Two women enjoying themselves in nature and having a conversation, while being able to understand each other

Understanding why hearing is important

Grandmother wearing Philips HearLink and baking cookies with her grandchild

Why is hearing important?

Hearing lets us communicate with others and socialize with our loved ones. Our hearing gives information about what is happening around us and hearing can even alert us to danger. Hearing helps us relax while listening to music or enjoying the sounds of nature. 

How hearing is a unique sense

  • Husband and wife are hiking in the forest and enjoying the sound of nature helping them to relax

    Keeping your brain healthy

    Researchers are constantly increasing our knowledge of why hearing is important. We now know that hearing plays a vital part in brain health because it helps people to remain active and engaged. By keeping the brain active, hearing has been shown to reduce the risk of dementia and Alzheimer's disease.

  • Your sense of hearing is always active, even when we are sleeping. The brain just ignores most incoming sounds

    Always on and alert

    Our hearing never turns off! Our sense of hearing is always active, even when we’re asleep. That’s why we can be woken up by an alarm or even a gentle voice. In this way, it is a very useful sense for warning us about danger. This highlights the importance of hearing to our ancient ancestors.

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    Connecting us deeply

    Because hearing is critical for connecting with others, some people believe hearing is our most important sense. Perhaps the most moving words about why hearing is important are a quote from the deaf and blind activist and educator Helen Keller. She famously said: “Blindness cuts us off from things, but deafness cuts us off from people.”

How does hearing keep you healthy?

The importance of hearing to our health is fundamental. It is one of our most critical senses for connecting to people and interacting with the world. Because of this, it helps us socialize with our loved ones and friends. Hearing also plays an important role in meeting new people and pursuing healthy activities and hobbies – ones that keep us physically fit and socially active.

In this way, the importance of hearing is considerable, because it is the foundation of many different aspects of a healthy lifestyle.

Even milder forms of hearing loss can significantly affect people’s daily lives if they are left untreated. By ensuring we can hear well, we are more socially active, which reduces social isolation and the risk of depression. Moreover, hearing keeps our brains active, which has been shown to reduce the risk of dementia.

Man sitting on a couch checking his hearing with the online hearing test

Take an online hearing test

Would you like to learn more about your hearing and get an indication of whether you might have hearing loss?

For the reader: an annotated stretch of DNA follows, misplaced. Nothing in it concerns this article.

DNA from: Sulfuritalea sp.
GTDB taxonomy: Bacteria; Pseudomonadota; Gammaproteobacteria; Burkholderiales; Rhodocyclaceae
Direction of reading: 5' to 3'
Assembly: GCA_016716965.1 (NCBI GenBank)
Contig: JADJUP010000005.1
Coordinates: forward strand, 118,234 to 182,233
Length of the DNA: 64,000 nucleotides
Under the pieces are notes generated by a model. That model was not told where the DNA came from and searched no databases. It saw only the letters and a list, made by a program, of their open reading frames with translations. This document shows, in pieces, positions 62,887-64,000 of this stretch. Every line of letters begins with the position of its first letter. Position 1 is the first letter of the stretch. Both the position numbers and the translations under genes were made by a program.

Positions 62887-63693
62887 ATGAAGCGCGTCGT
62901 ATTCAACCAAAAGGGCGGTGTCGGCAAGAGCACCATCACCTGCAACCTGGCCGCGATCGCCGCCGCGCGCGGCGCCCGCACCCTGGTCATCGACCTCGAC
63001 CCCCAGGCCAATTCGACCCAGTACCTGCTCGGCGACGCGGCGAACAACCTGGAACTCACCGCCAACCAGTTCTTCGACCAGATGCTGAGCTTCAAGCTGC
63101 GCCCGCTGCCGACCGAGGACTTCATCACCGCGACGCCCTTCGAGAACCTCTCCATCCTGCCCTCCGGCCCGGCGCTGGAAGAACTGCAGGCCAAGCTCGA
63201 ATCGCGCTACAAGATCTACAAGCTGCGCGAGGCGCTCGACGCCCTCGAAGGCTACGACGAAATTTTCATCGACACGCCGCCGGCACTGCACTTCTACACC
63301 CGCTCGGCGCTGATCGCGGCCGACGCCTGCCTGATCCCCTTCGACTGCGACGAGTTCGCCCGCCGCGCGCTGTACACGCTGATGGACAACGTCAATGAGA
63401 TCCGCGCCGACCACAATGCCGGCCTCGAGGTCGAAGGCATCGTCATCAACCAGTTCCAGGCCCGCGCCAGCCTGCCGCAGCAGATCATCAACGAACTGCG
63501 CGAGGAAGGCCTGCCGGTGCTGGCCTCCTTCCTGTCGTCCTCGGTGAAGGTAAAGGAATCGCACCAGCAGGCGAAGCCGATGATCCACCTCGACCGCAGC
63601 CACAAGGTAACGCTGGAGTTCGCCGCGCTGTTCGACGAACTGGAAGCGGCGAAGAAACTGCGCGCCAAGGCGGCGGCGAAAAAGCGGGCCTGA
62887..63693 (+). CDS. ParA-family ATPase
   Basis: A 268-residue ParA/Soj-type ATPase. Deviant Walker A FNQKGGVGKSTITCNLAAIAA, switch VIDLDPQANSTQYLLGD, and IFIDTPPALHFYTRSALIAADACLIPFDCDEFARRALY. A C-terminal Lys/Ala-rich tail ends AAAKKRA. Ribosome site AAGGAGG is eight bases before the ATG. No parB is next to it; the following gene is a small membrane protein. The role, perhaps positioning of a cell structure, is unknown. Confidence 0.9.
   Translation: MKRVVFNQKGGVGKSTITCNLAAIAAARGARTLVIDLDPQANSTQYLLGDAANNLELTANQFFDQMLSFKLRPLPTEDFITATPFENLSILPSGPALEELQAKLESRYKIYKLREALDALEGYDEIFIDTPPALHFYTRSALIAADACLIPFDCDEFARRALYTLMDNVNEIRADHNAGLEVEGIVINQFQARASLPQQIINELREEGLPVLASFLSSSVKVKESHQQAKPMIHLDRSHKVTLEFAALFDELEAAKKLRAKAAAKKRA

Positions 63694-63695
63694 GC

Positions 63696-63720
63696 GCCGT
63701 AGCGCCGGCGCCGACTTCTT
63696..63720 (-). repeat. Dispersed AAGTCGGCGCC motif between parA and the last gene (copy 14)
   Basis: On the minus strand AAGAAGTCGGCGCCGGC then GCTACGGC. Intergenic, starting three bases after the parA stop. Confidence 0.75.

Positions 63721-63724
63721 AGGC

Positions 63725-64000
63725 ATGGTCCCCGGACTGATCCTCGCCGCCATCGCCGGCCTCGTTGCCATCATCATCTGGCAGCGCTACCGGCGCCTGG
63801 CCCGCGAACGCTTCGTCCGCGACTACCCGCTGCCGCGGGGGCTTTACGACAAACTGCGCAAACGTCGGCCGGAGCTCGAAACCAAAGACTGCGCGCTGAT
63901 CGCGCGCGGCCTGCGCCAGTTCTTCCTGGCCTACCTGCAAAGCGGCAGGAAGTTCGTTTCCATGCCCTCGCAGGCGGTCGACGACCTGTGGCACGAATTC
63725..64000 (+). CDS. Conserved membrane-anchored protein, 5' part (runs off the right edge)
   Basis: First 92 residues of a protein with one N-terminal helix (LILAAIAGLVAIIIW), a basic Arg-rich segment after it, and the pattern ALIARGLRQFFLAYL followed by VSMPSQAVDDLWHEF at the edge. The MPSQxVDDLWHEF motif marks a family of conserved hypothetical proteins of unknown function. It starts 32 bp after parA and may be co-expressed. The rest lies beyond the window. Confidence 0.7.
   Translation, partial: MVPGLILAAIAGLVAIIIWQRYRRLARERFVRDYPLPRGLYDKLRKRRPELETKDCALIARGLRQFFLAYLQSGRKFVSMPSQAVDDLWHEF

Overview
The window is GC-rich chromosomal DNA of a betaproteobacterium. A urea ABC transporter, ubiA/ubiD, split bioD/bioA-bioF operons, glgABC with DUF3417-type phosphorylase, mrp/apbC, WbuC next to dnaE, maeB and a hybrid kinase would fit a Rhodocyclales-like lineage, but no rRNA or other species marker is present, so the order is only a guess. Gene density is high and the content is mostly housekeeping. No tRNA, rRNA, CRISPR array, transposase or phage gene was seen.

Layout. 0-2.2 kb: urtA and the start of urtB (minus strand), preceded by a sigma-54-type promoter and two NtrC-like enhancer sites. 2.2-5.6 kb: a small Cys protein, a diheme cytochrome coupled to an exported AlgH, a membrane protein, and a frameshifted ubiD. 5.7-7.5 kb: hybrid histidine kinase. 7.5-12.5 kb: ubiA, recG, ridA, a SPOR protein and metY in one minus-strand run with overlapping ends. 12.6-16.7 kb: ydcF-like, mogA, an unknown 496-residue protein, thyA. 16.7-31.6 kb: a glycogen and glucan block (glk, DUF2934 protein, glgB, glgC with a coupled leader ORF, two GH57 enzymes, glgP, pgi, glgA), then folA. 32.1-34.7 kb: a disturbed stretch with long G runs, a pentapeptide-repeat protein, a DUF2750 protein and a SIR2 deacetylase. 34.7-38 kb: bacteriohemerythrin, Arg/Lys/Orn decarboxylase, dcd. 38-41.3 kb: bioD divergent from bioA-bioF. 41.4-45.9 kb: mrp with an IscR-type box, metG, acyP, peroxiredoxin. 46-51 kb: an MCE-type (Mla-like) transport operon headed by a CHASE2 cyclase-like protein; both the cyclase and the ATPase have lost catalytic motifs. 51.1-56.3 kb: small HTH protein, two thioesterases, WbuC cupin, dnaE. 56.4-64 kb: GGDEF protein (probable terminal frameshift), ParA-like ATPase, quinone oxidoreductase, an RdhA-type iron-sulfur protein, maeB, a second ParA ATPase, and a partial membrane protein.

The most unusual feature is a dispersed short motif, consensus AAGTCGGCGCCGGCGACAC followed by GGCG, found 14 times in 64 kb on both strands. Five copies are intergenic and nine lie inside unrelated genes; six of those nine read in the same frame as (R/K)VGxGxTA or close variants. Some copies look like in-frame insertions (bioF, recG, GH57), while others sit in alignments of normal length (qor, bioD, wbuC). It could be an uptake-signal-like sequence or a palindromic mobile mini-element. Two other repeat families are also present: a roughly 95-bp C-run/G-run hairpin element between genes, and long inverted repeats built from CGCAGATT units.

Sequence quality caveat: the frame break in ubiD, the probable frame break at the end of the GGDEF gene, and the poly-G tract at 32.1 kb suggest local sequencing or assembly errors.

With our free online test for hearing loss, you can get a good idea of how well you hear in just five minutes.

What is hearing and how does it work?

Hearing is an important human sense for communicating and connecting with others. Our ears pick up the sounds around us, translate them into nerve signals and transmit them to the brain. This is how we can recognize and understand many sounds like speech, music and noise. For this process to happen, every part of the ear must be working properly. 

Anatomy of the ear

The human ear has three main parts: the outer ear, the middle ear and the inner ear.

  • The visible part of the external ear collects sound and directs it into the external auditory canal to the eardrum

    Outer ear

    The visible part of the external ear collects sound and directs it into the external auditory canal towards the eardrum.
  • In the middle ear, the eardrum is connected to the ossicles which amplify and transmit the vibrations to the inner ear

    Middle ear

    In the middle ear, the eardrum is connected to the ossicles which amplify and transmit the vibrations to the inner ear.
  • The inner ear has two parts, one is the cochlea which converts the sound vibrations into electrical impulses

    Inner ear

    The inner ear has two parts, the cochlea which converts sound vibrations into electrical impulses and the vestibular system which maintains our balance.
Your sense of hearing is always active, even when we are sleeping. The brain just ignores most incoming sounds

4 amazing facts about our hearing

  • The cochlea in the inner ear has the circumference of a pencil eraser.
  • The ossicles are three bones, the hammer, anvil and stirrup. They are the smallest bones in the human body. The stirrup is approximatively 2-3 mm long.
  • Our sense of hearing is always active, even when we sleep. The brain just ignores most incoming sounds. That’s why we can be woken up by an alarm or even by a gentle voice.
  • The inner ear contains your balance organs that send signals to your brain about your movement.
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Ever wondered what hearing loss might sound like?

Our hearing loss simulator lets you experience different sounds with different degrees of high frequency hearing loss. High frequency hearing loss is the most common type of hearing loss.

A man at a consultation at a hearing care specialist or an audiologist

Contact a hearing care specialist

We can help you find your closest hearing care specialist who can help if you want to know more about why hearing is important.

They can also test your hearing and recommend the correct treatment if you have hearing loss.

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